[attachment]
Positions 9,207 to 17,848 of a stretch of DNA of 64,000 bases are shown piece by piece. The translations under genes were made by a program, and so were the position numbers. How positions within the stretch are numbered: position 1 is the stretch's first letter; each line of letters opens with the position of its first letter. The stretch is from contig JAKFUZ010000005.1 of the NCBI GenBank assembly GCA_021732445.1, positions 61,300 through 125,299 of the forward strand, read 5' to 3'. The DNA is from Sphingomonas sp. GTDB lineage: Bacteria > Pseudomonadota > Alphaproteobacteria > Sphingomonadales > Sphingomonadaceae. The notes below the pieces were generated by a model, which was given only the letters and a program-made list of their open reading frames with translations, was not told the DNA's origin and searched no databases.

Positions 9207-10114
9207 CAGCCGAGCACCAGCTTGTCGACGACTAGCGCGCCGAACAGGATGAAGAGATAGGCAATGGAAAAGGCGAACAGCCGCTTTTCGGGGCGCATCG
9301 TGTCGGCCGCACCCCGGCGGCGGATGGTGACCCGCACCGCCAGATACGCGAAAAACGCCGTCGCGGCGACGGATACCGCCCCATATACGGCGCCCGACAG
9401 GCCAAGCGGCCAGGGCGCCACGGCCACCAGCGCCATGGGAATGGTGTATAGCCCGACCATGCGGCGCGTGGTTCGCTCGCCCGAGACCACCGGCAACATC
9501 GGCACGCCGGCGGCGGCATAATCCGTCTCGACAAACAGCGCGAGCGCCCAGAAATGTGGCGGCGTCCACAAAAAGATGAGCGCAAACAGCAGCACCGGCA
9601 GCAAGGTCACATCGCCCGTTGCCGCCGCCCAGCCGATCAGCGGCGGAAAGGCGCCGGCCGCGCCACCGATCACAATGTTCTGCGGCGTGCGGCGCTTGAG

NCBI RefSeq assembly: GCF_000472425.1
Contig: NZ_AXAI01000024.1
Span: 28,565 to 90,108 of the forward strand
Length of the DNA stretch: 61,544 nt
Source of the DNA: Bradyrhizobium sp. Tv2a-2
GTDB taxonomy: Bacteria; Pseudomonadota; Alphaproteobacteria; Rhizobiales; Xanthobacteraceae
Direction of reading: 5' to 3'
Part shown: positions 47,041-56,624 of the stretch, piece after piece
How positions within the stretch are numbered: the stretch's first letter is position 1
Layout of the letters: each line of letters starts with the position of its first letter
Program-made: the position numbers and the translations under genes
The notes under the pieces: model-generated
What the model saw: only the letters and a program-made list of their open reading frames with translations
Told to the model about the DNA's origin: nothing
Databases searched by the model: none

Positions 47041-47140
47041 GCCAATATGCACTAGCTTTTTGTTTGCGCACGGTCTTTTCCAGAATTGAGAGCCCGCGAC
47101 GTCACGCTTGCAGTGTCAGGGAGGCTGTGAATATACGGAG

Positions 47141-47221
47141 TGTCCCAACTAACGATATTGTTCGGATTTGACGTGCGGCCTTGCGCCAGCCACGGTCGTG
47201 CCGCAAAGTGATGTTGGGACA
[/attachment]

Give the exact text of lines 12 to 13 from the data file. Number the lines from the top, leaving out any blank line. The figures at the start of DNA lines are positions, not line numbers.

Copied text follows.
Source of the DNA: Bradyrhizobium sp. Tv2a-2
GTDB taxonomy: Bacteria; Pseudomonadota; Alphaproteobacteria; Rhizobiales; Xanthobacteraceae